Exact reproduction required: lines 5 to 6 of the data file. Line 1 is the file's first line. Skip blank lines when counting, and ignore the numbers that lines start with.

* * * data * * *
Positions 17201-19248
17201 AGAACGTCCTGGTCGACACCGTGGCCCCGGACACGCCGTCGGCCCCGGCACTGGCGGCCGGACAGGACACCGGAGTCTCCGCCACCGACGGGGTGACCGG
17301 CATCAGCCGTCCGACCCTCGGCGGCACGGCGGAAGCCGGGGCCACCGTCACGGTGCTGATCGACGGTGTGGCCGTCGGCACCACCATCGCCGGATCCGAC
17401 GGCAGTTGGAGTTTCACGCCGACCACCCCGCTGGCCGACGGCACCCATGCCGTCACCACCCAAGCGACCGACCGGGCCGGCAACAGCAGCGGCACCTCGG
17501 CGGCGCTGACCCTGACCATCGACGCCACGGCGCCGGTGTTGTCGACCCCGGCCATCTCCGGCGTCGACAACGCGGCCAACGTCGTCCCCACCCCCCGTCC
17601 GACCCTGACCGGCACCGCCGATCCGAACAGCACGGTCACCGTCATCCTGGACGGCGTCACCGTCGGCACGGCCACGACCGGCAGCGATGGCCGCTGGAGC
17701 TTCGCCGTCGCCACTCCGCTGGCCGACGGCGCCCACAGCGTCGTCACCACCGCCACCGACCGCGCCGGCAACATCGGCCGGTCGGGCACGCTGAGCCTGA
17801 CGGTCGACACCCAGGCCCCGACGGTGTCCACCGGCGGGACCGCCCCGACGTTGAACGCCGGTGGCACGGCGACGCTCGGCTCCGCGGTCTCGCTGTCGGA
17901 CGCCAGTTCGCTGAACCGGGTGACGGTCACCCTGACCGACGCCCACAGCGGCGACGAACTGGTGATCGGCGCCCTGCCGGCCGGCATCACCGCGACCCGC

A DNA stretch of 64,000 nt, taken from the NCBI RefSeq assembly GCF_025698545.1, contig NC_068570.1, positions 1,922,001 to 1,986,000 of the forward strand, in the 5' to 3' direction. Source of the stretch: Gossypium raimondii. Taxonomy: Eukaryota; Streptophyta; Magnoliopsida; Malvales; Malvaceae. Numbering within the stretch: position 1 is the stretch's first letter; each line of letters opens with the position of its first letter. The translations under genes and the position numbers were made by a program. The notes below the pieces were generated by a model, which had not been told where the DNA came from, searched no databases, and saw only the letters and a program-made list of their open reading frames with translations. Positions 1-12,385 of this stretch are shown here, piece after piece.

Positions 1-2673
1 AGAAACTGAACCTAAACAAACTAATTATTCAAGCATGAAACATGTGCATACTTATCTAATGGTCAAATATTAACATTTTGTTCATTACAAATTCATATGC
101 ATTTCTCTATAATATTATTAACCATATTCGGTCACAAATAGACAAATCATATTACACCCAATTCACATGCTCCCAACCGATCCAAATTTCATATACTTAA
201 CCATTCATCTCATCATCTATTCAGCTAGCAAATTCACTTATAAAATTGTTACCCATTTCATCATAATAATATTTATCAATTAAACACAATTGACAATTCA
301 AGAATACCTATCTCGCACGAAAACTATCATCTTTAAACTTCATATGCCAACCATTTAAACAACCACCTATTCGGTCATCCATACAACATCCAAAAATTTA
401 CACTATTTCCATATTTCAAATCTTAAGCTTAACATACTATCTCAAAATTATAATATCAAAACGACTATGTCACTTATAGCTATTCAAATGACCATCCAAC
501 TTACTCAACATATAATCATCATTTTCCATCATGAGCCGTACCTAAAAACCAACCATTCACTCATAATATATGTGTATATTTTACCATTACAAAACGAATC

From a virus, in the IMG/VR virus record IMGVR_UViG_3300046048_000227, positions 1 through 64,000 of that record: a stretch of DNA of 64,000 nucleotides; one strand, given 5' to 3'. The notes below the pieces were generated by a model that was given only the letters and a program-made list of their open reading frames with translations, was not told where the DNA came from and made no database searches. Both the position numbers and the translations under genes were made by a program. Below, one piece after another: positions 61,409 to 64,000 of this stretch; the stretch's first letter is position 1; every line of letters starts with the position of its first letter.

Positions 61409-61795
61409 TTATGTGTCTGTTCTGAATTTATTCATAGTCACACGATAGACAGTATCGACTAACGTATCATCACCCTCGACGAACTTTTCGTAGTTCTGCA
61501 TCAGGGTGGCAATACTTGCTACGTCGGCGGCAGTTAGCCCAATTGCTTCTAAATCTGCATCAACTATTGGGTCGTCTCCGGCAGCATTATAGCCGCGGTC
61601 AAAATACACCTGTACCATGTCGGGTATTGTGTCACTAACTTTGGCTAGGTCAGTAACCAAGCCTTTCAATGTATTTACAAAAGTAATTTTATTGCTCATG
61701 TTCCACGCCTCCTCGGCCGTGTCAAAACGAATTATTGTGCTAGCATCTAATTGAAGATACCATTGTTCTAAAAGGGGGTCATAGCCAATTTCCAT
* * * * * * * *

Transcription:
17501 CGGCGCTGACCCTGACCATCGACGCCACGGCGCCGGTGTTGTCGACCCCGGCCATCTCCGGCGTCGACAACGCGGCCAACGTCGTCCCCACCCCCCGTCC
17601 GACCCTGACCGGCACCGCCGATCCGAACAGCACGGTCACCGTCATCCTGGACGGCGTCACCGTCGGCACGGCCACGACCGGCAGCGATGGCCGCTGGAGC